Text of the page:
NASA is accepting applications from students at U.S. colleges and universities who want to send experiments to the edge of space on a high-flying scientific balloon. The annual NASA project provides near-space access for 12 undergraduate and graduate student experiments to be carried by a NASA high-altitude research balloon. The flights typically last 15 to 20 hours and reach an altitude of 23 miles. Experiments may include compact satellites or prototypes.
The experiments are flown aboard the High-Altitude Student Platform, or HASP, a balloon-born instrument stack launched from the Columbia Scientific Balloon Facility's remote site in Fort Sumner, New Mexico. The goals of the project are to provide a space test platform to encourage student research and stimulate the development of student satellite payloads and other space-engineering products.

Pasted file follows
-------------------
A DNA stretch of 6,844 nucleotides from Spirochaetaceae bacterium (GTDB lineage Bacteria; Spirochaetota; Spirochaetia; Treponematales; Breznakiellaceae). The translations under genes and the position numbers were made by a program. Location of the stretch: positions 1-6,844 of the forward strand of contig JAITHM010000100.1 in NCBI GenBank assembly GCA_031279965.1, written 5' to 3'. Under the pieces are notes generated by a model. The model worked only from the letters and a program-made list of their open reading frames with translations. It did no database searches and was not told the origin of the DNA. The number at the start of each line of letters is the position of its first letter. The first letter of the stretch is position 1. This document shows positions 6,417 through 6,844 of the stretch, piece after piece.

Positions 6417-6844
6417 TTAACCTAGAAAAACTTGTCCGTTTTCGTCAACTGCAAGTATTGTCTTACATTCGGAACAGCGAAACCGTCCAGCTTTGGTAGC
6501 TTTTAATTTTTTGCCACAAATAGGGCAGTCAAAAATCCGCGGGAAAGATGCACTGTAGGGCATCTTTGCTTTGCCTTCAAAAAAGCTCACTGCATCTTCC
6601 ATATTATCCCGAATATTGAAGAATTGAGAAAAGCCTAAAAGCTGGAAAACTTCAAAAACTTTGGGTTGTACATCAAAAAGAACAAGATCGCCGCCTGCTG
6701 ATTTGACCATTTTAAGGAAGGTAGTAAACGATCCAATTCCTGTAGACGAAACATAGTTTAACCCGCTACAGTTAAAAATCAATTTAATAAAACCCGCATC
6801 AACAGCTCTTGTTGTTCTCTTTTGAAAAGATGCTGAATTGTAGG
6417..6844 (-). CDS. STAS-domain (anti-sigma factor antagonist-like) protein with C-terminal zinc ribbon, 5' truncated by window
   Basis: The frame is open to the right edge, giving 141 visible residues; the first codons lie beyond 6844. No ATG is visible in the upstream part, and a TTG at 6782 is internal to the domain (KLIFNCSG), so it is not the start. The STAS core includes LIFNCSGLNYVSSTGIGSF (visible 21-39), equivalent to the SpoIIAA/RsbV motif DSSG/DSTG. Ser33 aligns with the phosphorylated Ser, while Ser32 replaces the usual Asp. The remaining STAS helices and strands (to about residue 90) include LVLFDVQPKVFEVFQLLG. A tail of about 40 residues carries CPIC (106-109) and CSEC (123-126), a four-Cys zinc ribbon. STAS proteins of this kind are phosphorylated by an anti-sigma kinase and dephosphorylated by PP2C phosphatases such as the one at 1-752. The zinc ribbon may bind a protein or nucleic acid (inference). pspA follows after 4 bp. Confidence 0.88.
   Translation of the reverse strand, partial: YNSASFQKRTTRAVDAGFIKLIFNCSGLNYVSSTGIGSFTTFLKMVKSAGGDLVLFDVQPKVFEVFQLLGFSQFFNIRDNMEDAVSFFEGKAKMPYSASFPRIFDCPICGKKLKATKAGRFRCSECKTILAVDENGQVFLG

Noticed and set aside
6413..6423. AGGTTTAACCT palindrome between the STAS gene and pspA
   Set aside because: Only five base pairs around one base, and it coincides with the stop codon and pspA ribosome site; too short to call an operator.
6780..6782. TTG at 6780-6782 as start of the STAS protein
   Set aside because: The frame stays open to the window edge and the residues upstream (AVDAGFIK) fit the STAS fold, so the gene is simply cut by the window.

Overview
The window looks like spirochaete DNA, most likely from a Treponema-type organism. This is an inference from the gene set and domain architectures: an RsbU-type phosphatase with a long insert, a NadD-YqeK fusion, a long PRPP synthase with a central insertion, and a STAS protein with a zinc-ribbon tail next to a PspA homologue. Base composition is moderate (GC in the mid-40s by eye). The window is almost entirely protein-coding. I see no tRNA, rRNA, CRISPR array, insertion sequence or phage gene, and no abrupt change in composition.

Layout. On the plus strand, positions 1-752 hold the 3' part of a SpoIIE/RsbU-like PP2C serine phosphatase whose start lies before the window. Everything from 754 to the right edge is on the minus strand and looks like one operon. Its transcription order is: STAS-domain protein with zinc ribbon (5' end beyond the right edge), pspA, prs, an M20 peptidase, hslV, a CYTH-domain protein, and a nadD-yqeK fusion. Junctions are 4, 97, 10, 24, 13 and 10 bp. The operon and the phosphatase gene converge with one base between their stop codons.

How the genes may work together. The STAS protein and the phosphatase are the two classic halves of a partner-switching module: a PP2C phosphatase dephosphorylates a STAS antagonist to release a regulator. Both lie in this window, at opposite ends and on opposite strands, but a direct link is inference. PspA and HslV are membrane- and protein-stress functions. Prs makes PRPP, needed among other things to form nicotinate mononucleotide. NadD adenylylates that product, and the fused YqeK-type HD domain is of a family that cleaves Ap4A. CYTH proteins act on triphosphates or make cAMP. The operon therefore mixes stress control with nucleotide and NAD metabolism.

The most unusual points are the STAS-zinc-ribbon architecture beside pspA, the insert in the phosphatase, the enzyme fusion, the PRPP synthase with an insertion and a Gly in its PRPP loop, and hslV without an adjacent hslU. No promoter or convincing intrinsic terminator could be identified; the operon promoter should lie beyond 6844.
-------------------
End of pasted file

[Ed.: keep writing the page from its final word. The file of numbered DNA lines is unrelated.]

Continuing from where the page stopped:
HASP seeks to enhance the technical skills and research abilities of students in critical science, technology, engineering and mathematics disciplines. The project is a joint effort between NASA and the Louisiana Space Consortium. The Science Missions Directorate Astrophysics division manages the NASA scientific balloon program; Wallops Flight Facility in Virginia oversees Balloon Flight Operations.
A question-and-answer teleconference will take place on Nov. 14, 2014, at 11 a.m. EST. Groups who have previously flown experiments on HASP, as well as new organizations, are encouraged to attend. To participate, dial in to 1-866-717-2684 a few minutes prior to conference time. When requested, enter the conference ID number 6879021 followed by the # key.
The deadline for applications is Dec. 19, 2014.
For application information and technical details about the program, visit http://laspace.lsu.edu/hasp.
Questions about the High-Altitude Student Platform opportunity should be directed to T. Gregory Guzik at firstname.lastname@example.org.